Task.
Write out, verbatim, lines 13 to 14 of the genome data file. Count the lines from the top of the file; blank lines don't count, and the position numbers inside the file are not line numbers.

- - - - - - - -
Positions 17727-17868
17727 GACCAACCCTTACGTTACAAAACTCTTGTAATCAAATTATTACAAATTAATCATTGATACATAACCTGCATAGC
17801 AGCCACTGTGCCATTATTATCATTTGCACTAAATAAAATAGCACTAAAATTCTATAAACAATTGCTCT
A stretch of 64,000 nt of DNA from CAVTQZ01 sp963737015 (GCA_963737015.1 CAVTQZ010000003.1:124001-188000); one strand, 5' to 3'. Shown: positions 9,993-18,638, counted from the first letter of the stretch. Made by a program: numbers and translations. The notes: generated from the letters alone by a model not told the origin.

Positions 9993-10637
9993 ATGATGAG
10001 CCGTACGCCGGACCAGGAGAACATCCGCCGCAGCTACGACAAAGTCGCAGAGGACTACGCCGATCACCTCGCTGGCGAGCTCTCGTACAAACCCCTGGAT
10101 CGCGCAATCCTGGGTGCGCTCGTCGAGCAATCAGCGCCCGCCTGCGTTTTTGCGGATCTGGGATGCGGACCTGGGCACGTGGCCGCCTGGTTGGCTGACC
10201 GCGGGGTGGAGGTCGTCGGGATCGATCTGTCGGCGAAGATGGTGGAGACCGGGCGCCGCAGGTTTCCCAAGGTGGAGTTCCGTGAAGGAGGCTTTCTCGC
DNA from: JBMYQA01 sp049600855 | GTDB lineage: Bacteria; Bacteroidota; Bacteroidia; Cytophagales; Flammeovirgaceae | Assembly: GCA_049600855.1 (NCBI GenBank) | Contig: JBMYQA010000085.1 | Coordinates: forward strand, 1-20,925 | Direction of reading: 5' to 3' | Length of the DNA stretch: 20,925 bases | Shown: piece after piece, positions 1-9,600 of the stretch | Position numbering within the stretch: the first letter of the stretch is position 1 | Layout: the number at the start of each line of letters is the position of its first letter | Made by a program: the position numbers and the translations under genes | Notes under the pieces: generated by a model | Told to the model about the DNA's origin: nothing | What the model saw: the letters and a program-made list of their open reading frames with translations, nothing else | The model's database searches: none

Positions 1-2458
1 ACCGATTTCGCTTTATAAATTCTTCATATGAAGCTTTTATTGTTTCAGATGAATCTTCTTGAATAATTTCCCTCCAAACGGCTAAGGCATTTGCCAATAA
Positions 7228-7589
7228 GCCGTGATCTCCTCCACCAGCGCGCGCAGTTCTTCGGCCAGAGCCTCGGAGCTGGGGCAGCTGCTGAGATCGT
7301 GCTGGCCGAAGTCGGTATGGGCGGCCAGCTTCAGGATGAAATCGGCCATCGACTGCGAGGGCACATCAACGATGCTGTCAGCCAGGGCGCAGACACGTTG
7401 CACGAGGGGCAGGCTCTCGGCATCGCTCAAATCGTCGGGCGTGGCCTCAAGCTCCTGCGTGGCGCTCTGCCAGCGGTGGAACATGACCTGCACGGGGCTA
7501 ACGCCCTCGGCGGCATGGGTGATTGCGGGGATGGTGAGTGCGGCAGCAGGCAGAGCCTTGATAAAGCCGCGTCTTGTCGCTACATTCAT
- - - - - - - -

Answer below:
Positions 7228-7589
7228 GCCGTGATCTCCTCCACCAGCGCGCGCAGTTCTTCGGCCAGAGCCTCGGAGCTGGGGCAGCTGCTGAGATCGT